Biblical Israel Tours Experiences for the 14 Day Combined Israel & Jordan Tour
March 11-24, 2018, with one day service project with Bridges for Peace in Jerusalem
DAYS 1 & 2 – SUNDAY-MONDAY, MARCH 11-12: DEPART U.S.A. – ARRIVE IN ISRAEL
Departure & Arrival
Our day of departure finally arrived, With great excitement and anticipation, we embarked on our flight to Israel, the land of the Bible! With thanksgiving to God, we all made our connection flights. Enduring the long night-flight, the coast of Israel came into view. Landing at the Ben Gurion Airport (named after Israel’s first Prime Minister in 1948), with patience we passed through the long lines of Passport Control. Grabbing our luggage (it all arrived!), we met Shlomo (our guide) and David (our driver).
After loading the bus, we departed the airport for a brief stop in Jaffa (Joppa). Located on the coastline of the Mediterranean Sea, this is where Jonah ran from God (Jonah) and where Peter leaded Dorcas and had his vision (Acts 9, 10). We walked through the quiet alley ways and gained a great view of the coastline of Tel Aviv.
From here we drove north to Netanya. After checking in, we enjoyed a late dinner together followed by a brief orientation meeting.
It is great to be here in Israel!!
DAY 3 – TUESDAY, MARCH 13: CAESAREA, CARMEL, MEGIDDO, SEPPORIS, PRECIPICE OF NAZARETH, TIBERIAS
Today was our first full day of the tour. We enjoyed the sun all day long, with highs in the mid 70s. Perfect!
Leaving the hotel at 7:30 after a great breakfast and checkout, we drove north to Caesarea. This was a city located right on the Mediterranean coastline by Herod the Great in 22 BC. We started in the Roman theater. We read about Peter (Acts 10), Herod Agrippa (Acts 12), Philip (Acts 21), and Paul (Acts 26). Walking through the rest of the site we saw the palace, the hippodrome, many mosaics, a few statutes, and the harbor area. We exited the site by walking through an impressive Crusader gate. We also saw the stone water aqueduct before leaving.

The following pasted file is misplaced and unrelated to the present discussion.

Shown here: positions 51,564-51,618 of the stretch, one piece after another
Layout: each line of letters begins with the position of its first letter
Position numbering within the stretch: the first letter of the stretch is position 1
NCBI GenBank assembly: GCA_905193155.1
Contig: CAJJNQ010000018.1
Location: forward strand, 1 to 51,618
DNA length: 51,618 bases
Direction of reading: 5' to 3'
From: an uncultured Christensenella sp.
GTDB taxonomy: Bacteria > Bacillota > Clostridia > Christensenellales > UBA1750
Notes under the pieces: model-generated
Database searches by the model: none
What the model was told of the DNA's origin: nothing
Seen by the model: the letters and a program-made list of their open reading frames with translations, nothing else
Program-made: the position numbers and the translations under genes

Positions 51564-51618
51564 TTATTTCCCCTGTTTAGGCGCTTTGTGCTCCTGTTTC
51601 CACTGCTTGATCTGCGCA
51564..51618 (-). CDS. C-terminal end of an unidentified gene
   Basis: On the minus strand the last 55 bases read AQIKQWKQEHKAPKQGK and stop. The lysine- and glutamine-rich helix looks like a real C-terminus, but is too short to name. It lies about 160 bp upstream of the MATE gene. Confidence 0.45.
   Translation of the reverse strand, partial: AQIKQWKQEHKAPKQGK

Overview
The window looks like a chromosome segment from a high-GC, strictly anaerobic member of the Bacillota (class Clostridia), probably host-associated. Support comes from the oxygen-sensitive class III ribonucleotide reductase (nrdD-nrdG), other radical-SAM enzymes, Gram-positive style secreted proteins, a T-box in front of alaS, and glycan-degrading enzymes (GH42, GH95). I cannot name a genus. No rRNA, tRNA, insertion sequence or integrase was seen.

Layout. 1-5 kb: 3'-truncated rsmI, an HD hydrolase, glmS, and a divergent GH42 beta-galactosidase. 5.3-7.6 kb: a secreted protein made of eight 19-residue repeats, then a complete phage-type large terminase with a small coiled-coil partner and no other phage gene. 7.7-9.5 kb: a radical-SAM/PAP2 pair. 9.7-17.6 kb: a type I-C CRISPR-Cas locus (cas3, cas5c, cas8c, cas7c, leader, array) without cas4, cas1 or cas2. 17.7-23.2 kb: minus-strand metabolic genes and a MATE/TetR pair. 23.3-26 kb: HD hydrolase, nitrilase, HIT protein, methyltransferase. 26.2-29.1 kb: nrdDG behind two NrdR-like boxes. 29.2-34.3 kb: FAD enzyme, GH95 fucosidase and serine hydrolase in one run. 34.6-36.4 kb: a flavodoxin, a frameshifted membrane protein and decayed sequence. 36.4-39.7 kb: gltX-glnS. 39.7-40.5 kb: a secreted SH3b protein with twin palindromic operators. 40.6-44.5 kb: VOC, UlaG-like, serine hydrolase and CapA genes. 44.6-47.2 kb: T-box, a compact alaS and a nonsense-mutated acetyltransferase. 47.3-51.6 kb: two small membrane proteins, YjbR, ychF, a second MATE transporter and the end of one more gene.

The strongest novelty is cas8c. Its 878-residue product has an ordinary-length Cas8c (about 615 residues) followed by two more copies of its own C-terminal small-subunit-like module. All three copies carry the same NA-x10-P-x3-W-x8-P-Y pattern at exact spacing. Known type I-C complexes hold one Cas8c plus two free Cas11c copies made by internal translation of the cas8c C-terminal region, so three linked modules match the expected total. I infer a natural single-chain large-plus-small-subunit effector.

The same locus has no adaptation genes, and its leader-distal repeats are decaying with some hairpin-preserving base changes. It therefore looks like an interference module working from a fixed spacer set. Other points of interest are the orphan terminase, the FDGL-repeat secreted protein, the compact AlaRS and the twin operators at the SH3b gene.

Leaving the Sharon Plain, we headed to the Mt. Carmel Range. Driving to the top (called Muhraqa), we read the story of Elijah (1 Kings 18) and celebrated God’s amazing and awesome display of power and might! We also enjoyed singing a few songs in the small chapel! The roof of the chapel provided the first of three views of the Jezreel Valley below. It was a bit hazy, limiting the view. Close by we ate lunch at the Druze restaurant. We had our first opportunity to eat a falafel sandwich! 🙂
Descending down off the Carmel Range, we drove along the edge of the Jezreel Valley to Megiddo. This is a large archaeological site with over two dozen levels of occupation that span about 2,500 years (from Early Bronze-Canaanite to Iron Age II-Israelite). We talked about the strategic importance of the city and saw a nice model of the tel (“ancient mound:) before climbing the site itself. On our way to the top we saw three gate structures as well other structures (e.g. Solomon’s stables). From the top we recalled the promising words of Revelation 16 (a reference to Armageddon). We celebrated that in the end, God has the final Word when Christ returns! After seeing the grain silo, we exited the site by descending down 180 steps through the ancient water system.
Leaving Megiddo, we drove across the Jezreel Valley to a Jewish-Hellenistic city called Sepporis. This city served as an administrative capital of the Lower Galilee during the days of Jesus (Josephus called it the ornament of the Galilee). Walking on the Cardo (the main stone pavement through the city, we saw amazing mosaics from the Roman and Late Roman period. The highlight was seeing the incredibly detailed mosaic called the Mona Lisa of the Galilee.
Precipice of Nazareth
Our last stop of the day was to the precipice of Nazareth. This provided us yet another perspective of the valley below. We also could see Mt. Tabor (Deborah and Barak – Judges 4-5), the Hill of Moreh (Gideon -Judges 7), and Mt. Gilboa (Saul & his three sons, 1 Samuel 31). Sitting on rocks we read for Luke 4 and John 1. We were invited to heed the word shared my Philip to “come and see” Jesus anew! We enjoyed a quiet time of reflection before walking back to the bus.
Driving through the edge of Nazareth and Cana (John 2), we arrived at our “kibbutz-hotel” called Nof Ginnosar. We enjoyed dinner together followed by a free night. It was a great first day here in Israel!
DAY 4 – WEDNESDAY, MARCH 14: GAMLA, QATZRIN, SYRIAN BORDER, CAESAREA PHILIPPI, DAN
Today we headed north to the Golan Heights. It was another sunny day, with perfect temps around 75. It would be a day of blessing.
Plain of Bethsaida